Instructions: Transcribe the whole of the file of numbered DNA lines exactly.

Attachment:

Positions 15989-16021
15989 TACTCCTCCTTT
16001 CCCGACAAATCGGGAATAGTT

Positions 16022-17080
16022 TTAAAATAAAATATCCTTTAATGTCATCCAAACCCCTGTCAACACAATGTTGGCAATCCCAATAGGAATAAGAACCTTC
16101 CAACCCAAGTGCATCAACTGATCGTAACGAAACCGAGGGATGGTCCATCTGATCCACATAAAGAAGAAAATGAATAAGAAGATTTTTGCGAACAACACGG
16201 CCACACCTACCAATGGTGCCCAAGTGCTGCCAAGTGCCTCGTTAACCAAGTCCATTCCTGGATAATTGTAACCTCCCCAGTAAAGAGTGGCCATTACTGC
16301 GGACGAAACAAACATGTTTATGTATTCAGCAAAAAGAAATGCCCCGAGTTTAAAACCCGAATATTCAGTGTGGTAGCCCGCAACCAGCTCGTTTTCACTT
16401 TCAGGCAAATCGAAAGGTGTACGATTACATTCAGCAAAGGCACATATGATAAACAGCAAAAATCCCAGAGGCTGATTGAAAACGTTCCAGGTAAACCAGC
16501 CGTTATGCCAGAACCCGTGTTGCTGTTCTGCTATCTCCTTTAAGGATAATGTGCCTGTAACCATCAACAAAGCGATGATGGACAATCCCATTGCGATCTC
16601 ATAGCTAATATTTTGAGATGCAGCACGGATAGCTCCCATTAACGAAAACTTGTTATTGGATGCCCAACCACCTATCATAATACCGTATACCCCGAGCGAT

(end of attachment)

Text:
Positions 15989-16021
15989 TACTCCTCCTTT
16001 CCCGACAAATCGGGAATAGTT

Positions 16022-17080
16022 TTAAAATAAAATATCCTTTAATGTCATCCAAACCCCTGTCAACACAATGTTGGCAATCCCAATAGGAATAAGAACCTTC
16101 CAACCCAAGTGCATCAACTGATCGTAACGAAACCGAGGGATGGTCCATCTGATCCACATAAAGAAGAAAATGAATAAGAAGATTTTTGCGAACAACACGG
16201 CCACACCTACCAATGGTGCCCAAGTGCTGCCAAGTGCCTCGTTAACCAAGTCCATTCCTGGATAATTGTAACCTCCCCAGTAAAGAGTGGCCATTACTGC
16301 GGACGAAACAAACATGTTTATGTATTCAGCAAAAAGAAATGCCCCGAGTTTAAAACCCGAATATTCAGTGTGGTAGCCCGCAACCAGCTCGTTTTCACTT
16401 TCAGGCAAATCGAAAGGTGTACGATTACATTCAGCAAAGGCACATATGATAAACAGCAAAAATCCCAGAGGCTGATTGAAAACGTTCCAGGTAAACCAGC
16501 CGTTATGCCAGAACCCGTGTTGCTGTTCTGCTATCTCCTTTAAGGATAATGTGCCTGTAACCATCAACAAAGCGATGATGGACAATCCCATTGCGATCTC
16601 ATAGCTAATATTTTGAGATGCAGCACGGATAGCTCCCATTAACGAAAACTTGTTATTGGATGCCCAACCACCTATCATAATACCGTATACCCCGAGCGAT